These days, Jude Rae lives in a Sydney apartment where she can’t have a dog. In Canberra, though, she had a little kelpie bitch called Tilly, who slipped alongside her as she moved between her house and studio, beside the frosty vegetable beds in the big back yard.
In every portrait, including self-portraits, the artist chooses between acknowledging there’s a portrait going on, and representing the subject as oblivious of the process. Sometimes artists paint themselves in the act of painting, sometimes not. Amongst self-portraits in the National Portrait Gallery, Fred Williams holds a brush, but Herbert Badham’s pulling on a glove and Nora Heysen’s only a head and shoulders. Like others in the paintbrush-in-hand group worldwide, Rae’s stance and gaze reprise Diego Velázquez’s in Las Meninas of 1656. The most exhaustive, stimulating and verbose account of that supreme riff on the act of representation is Chapter 1 of Michel Foucault’s old book The Order of Things. Jude knows it well.
Rae’s high reputation rests on her austere, cerebral still lifes of gas canisters, electric jugs and jars, which she groups and rearranges for paintings that catch their difficult curves and reflections. Her self-portrait’s likewise thoughtfully composed. She’s lined up works of art on her right, to cluster with the dog and the palette in the left half of the canvas. She’s put a mirror in the right half, otherwise empty but for the hard horizontals of the fluorescent tubes and the back of a big work that’s underway in the foreground. The portrait seems all yellow, brown, white, black and dark blue – but the palette and brush the figure’s holding comprise colours that invade their surroundings: the green, for example, seeps into the vertical window frame immediately above and below it.
The title of Self-portrait (the year my husband left) knells in its viewer’s head. Maybe the artist always worked by night, and her spouse tired of his solitude. Maybe she used to paint by day and follow a cosy night routine of dinner, television, reading in bed, until he left and now, sleepless, she works all hours. We imagine the subject’s hollowness; witness her self-scrutiny in spectacles and ascetic apparel, her grey head shorn. Even inside, she appears to be standing in the rain. We see a sombre picture of a spurned woman, a dog her companion and confessor, who holds her palette defensively, like a shield.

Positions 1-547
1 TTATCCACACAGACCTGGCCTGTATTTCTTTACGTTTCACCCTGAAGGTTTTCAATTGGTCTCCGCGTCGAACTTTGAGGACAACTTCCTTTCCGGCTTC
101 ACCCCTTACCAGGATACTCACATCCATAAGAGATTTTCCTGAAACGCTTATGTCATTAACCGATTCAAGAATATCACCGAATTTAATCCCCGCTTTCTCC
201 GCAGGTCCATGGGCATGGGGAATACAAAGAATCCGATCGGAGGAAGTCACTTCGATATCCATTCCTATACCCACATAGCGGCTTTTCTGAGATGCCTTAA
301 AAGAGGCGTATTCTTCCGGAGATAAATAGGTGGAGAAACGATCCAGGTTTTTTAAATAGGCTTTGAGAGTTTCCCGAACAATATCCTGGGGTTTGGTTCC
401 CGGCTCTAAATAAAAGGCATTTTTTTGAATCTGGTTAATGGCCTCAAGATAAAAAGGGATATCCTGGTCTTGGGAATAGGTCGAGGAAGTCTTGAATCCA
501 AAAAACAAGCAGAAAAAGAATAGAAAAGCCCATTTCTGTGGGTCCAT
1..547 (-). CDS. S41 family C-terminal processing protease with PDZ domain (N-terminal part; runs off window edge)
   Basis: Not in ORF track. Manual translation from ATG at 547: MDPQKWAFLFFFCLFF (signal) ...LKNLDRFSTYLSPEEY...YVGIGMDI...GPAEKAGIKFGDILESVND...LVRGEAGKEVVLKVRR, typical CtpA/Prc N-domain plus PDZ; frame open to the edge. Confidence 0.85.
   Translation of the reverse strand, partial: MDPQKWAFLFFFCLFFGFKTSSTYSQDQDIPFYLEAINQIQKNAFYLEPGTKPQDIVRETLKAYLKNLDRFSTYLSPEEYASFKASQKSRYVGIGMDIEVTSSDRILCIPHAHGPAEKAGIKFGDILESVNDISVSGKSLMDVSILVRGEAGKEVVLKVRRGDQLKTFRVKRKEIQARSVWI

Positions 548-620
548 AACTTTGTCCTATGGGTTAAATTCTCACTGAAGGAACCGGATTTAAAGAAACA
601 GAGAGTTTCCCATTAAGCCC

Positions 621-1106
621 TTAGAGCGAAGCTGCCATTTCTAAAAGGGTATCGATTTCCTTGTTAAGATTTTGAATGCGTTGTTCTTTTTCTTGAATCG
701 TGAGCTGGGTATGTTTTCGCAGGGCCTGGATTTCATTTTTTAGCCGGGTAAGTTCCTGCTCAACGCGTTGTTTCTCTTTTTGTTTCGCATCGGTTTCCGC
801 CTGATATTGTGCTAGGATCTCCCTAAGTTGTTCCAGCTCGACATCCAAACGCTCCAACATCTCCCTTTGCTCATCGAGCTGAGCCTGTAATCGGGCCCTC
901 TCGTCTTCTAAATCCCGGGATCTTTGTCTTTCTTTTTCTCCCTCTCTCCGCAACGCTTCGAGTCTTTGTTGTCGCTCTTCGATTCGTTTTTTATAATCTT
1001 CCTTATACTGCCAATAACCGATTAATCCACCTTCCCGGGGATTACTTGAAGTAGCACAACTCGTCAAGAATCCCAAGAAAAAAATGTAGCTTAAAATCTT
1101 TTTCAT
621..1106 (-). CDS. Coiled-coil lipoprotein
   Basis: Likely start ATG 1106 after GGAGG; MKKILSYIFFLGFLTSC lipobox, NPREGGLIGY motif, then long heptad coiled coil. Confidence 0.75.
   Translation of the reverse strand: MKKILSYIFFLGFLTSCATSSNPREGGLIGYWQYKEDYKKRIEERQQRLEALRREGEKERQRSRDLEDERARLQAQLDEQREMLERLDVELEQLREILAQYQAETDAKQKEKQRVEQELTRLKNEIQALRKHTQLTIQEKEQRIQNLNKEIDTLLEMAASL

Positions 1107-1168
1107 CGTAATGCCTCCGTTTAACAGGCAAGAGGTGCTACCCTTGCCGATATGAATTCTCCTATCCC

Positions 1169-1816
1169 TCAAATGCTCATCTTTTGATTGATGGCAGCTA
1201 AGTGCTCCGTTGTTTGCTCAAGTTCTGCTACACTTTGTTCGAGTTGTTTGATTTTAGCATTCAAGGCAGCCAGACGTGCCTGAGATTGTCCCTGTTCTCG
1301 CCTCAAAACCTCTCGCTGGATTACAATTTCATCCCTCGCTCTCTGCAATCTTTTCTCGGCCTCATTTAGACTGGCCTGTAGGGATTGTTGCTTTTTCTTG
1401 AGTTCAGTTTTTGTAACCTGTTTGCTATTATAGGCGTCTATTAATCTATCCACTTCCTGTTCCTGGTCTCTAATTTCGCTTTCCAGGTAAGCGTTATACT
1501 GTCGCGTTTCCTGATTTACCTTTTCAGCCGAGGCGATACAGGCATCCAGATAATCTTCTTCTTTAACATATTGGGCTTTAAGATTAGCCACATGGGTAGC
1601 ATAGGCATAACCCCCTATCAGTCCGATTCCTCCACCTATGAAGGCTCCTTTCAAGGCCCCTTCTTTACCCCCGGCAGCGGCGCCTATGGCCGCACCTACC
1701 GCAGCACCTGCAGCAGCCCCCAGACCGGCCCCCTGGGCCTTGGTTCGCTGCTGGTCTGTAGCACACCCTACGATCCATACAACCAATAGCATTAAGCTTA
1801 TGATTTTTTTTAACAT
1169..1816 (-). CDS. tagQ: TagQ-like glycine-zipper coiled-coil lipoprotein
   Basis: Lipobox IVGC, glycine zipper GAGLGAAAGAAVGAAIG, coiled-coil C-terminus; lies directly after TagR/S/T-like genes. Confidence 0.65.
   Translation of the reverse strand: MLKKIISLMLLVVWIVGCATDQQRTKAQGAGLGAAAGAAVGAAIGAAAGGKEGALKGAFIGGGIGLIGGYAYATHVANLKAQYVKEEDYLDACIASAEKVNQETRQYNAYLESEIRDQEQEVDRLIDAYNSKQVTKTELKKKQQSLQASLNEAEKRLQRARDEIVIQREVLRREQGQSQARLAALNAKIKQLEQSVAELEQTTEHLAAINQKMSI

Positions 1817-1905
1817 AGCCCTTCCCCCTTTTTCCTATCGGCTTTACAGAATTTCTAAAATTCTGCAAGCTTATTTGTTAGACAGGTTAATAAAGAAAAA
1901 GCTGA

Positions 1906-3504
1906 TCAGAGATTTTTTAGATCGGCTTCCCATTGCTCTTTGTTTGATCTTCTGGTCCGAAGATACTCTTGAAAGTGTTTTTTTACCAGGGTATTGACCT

The year her husband left, Jude saw paintings by Velázquez and Cy Twombly’s Lepanto series in the Prado and the Tate, and her bruised spirit stirred. Trickles and runnels of paint in Twombly’s works conjure visions of things failing and falling; ribbons of rust on columns; blood running down a standing body; the liquidity of paint itself. While born from sadness, Jude’s fine drip-veiled portrait challenges anyone thinking it’s bold of her to allude to the masters. Remembering Foucault and Velazquez as we meet her level look, we abandon personal enquiries, turning to the puzzle of what she can see on the canvas in front of her. Does this self-portrait show her painting her own portrait, or that of someone else – who must have been standing just where we are? If she’s looking at us – well – what could be a greater mystery, to any of us, than what we look like to someone else? Suddenly, we see her flourishing her palette like a matador’s cape.
Tilly lives with Jude’s friends in Canberra now. Recently, Jude won another very big prize. Lately, the artist’s wondered if she should have called her painting Self portrait with Tilly.
Going around a gallery with a child, we point to a painting of a dog and brightly ask ‘What’s that?’ If they don’t say ‘A dog’, we tell them that’s what it is. We don’t say it’s a shape inscribed by an artist that’s popularly understood to signify a dog. That’d only serve to foster a smarty-pants.